Anal sex has always been a highly controversial subject, and the controversy that surrounds it looks set to continue because evidence is accumulating that this practice may sometimes lead to anal cancer.Indeed, the most anal cancers seem to be linked to infection with HPV'.This is human papilloma virus, which is readily spread from one person to another during sexual contact. The Society also states that 'having anal sex is a risk factor for anal cancer in both men and women'. The risk is greatest if you have had numerous partners.
What is it?
Anal sex means sexual activity involving the bottom – in particular, the type of intercourse in which the penis goes into the anus. It's often referred to as 'rectal sex'.Anal sex is now known to carry considerable health risks, so please read our advice carefully.Our impression is that during the 21st century anal sex has become rather more common in heterosexual couples, partly because they have watched 'blue movies' in which this activity so often occurs.Often, it is presented as something that is both routine and painless for women. In real life, this is not the case. Anal intercourse is often very painful, particularly the first few times.
Other types of sexual activity which involve the anus include:
►'Postillionage' – which means putting a finger into the partner's bottom.
►Insertion of 'butt plugs' – which are sex toys that dilate the anal opening and create a sensation of fullness.
►Use of vibrators on or in the anus (please see cautionary note below).
►'Rimming' – which is oral-anal contact; this carries a significant risk of infection.
►'Fisting' – which means putting the hand into the rectum; this activity is rare among heterosexual couples.
Taboos and infection:
There are taboos surrounding the various types of anal sex – and particularly anal intercourse.These may arouse strong feelings of moral indignation, guilt and anxiety.But research shows that, whether we like it or not, the anal area is equipped with many erotic nerve endings in both men and women.So it's not surprising that many couples (including a lot of heterosexual ones) derive pleasure from some form of 'bottom stimulation'. Most sexual activities carry a risk of transmission of sexually transmitted diseases (STDs) ranging from gonorrhoea and herpes to hepatitis Band HIV. Anal intercourse carries a high transmission risk.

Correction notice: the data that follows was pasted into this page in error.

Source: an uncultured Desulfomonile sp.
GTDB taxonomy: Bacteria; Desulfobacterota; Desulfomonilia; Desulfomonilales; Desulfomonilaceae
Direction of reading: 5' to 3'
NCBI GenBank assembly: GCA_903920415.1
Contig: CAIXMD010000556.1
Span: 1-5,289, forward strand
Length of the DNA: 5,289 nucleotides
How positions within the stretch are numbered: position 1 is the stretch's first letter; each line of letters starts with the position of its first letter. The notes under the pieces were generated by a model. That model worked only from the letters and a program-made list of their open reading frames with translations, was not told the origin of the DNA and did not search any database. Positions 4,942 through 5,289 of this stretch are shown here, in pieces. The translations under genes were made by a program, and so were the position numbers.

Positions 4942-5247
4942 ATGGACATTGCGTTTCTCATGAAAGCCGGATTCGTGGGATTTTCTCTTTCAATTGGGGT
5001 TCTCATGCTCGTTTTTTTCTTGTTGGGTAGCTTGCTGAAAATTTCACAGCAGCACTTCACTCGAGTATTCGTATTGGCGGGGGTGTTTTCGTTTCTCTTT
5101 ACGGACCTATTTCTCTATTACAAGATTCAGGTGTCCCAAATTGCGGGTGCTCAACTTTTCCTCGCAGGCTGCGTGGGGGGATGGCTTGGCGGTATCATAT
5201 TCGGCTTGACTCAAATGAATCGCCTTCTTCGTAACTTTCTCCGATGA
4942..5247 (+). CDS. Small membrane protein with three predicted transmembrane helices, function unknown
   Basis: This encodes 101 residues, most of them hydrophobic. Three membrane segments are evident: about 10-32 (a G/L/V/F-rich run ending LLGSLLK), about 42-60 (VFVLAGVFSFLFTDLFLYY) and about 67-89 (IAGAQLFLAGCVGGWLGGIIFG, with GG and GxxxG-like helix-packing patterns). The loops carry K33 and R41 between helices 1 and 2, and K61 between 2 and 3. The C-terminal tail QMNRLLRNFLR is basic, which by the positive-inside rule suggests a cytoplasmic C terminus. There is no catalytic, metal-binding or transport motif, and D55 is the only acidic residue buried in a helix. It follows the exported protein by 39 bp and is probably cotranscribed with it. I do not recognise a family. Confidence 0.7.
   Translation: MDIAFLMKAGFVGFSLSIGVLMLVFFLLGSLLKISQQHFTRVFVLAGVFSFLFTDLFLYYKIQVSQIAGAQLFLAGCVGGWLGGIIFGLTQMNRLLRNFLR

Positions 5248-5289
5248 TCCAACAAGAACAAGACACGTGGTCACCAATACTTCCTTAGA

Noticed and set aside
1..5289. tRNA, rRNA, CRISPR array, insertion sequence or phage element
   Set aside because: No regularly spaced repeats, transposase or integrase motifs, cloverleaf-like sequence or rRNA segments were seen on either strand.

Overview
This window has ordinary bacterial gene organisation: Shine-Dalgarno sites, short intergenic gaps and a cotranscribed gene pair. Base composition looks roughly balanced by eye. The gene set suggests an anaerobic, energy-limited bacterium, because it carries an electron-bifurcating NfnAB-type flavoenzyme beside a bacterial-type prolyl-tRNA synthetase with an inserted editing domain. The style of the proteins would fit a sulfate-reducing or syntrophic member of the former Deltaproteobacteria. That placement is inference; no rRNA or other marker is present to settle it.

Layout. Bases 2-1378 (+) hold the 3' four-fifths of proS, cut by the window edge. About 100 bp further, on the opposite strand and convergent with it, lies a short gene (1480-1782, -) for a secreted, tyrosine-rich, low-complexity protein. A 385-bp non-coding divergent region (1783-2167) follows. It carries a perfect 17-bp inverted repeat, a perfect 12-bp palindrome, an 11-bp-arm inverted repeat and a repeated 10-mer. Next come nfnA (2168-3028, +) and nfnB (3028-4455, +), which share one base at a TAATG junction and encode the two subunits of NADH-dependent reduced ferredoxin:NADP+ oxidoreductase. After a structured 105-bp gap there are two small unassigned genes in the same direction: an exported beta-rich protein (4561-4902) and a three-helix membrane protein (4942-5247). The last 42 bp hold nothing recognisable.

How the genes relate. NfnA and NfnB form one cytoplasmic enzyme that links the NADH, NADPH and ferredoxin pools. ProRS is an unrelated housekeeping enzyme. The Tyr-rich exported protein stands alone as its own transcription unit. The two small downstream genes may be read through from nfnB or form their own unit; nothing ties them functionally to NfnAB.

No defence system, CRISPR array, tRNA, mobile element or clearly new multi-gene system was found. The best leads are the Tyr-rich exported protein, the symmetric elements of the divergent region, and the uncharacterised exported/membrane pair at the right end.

Is it safe?
Anal sex, if practised with care, is possible for most couples.The main health risks, which affect both heterosexual and homosexual couples are described below.
►Human immunodeficiency virus (HIV): There is no doubt that anal intercourse carries a greater risk of transmission of HIV – the virus that can cause acquired immunodeficiency syndrome (AIDS) than other sexual activities, particularly for the receptive partner.
►Human papilloma virus and warts: this virus can be transmitted during anal intercourse and that may lead to anal warts.
►Hepatitis A (infectious hepatitis): this is a viral infection that can cause jaundice. Hepatitis A is not usually a life-threatening illness, although sufferers can feel quite ill. It can be transmitted by oral-anal contact.
►Hepatitis C: is a cause of progressive and sometimes fatal chronic liver disease. Hepatitis C may be transmitted by anal intercourse, although this seems to be a rare occurrence. Sharing of equipment for intravenous drug use is a far more important risk for transmission.
►Escherichia coli (E. coli): may sometimes cause mild to severe, or even (very rarely) fatal, gastroenteritis. It is one of many viruses and bacteria that can be transmitted by oral-anal contact. Some E. coli strains (uropathic E. coli) can also cause urinary tract infections (UTIs), ranging from cystitis to pyelonephritis – a serious kidney infection. E. coli very readily crosses the short distance between the female anus and the female urinary opening, so causing a urinary infection. Anal intercourse can facilitate this transfer, particularly if it is immediately followed by vaginal intercourse.
►There are other, safer sexual practices that can be exciting and rewarding, but many couples may still wish to try the anal route.
►The use of condoms and water-based lubricants, such as K-Y Jelly, will offer some protection.
►Oil-based lubricants, including Vaseline, may cause condoms to split, as will over-energetic thrusting without adequate lubrication.
►Specially toughened condoms designed for anal intercourse may offer more protection.